To every people did We appoint rites of sacrifice, that they might celebrate the name of God over the sustenance He gave them from animals fit for food. But your God is One God. Submit then your wills to Him in Islam, and give you the good news to those who humble themselves, to those whose hearts are filled with fear when God is mentioned, who show patient perseverance over their afflictions, keep up regular prayer, and spend in charity out of what We have bestowed upon them.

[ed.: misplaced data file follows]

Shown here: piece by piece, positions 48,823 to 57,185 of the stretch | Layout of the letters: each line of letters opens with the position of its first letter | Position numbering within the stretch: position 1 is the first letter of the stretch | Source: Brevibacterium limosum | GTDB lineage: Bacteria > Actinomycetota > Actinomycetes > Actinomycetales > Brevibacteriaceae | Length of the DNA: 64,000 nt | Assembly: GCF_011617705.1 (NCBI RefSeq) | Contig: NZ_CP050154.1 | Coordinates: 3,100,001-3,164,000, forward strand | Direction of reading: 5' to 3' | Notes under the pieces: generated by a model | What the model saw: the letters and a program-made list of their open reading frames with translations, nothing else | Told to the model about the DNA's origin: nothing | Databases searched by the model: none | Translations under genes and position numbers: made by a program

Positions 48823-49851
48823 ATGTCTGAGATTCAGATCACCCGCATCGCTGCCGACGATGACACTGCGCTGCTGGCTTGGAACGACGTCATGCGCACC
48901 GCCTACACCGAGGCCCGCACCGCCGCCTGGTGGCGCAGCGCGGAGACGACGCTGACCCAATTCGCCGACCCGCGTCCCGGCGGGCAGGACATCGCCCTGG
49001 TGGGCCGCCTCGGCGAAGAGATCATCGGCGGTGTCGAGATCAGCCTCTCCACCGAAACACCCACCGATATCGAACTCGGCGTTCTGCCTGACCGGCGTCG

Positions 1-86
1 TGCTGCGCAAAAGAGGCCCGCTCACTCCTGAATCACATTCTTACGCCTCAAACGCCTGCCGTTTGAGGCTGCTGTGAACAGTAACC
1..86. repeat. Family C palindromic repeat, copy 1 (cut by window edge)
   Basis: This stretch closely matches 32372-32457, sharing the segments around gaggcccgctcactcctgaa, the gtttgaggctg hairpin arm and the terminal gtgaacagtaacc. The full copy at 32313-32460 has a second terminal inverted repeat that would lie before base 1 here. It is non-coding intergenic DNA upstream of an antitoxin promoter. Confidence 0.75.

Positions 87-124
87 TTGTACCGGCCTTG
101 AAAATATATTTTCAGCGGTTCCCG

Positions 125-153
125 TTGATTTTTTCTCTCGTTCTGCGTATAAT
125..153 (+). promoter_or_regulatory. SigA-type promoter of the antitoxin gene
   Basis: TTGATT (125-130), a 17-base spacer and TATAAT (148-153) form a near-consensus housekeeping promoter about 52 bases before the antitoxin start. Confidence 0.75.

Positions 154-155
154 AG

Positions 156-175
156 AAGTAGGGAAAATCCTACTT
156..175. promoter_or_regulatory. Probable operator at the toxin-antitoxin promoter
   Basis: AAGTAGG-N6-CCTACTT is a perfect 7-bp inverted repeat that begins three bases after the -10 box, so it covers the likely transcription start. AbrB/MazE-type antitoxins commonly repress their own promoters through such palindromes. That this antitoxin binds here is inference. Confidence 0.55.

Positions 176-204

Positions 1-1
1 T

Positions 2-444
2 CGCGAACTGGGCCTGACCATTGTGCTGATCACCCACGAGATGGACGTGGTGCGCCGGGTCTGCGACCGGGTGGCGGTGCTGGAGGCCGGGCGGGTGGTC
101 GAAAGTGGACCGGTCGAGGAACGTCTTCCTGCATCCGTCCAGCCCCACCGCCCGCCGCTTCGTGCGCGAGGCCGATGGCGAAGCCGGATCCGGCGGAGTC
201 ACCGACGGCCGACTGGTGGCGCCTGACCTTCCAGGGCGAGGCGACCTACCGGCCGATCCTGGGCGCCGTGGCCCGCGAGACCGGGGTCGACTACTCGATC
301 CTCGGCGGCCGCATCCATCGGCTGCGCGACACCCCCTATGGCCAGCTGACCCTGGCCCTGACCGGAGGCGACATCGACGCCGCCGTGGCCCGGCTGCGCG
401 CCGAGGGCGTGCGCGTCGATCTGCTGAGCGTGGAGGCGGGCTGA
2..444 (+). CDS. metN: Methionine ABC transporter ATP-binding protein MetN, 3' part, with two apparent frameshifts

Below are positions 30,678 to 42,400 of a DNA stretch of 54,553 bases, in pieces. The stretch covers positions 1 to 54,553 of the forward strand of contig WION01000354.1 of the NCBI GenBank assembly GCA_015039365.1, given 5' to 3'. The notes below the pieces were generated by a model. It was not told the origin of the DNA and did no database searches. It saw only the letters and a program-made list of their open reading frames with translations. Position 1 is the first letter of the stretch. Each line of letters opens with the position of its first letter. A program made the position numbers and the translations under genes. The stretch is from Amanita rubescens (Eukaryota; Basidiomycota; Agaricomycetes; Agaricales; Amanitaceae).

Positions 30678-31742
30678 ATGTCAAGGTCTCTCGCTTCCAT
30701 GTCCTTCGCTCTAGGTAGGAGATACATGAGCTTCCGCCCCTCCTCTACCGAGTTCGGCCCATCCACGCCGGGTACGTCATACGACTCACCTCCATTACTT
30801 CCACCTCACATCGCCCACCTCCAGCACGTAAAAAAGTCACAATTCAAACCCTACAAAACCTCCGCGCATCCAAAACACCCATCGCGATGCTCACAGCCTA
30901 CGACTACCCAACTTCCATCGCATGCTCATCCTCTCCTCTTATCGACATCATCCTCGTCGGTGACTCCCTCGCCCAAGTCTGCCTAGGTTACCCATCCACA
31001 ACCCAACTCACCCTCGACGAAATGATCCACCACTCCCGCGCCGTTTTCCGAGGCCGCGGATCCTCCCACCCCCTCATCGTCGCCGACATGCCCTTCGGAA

The sacrificial camels we have made for you as among the symbols from God. In them is much good for you. Then pronounce the name of God over them as they line up for sacrifice. When they are down on their sides after slaughter, eat you thereof, and feed such as beg not but live in contentment, and such as beg with due humility. Thus have We made animals subject to you, that you may be grateful. It is not their meat nor their blood that reaches God; it is your piety that reaches Him. He has thus made them subject to you, that you may glorify God for His Guidance to you and proclaim the good news to all who do right. (022:028-037)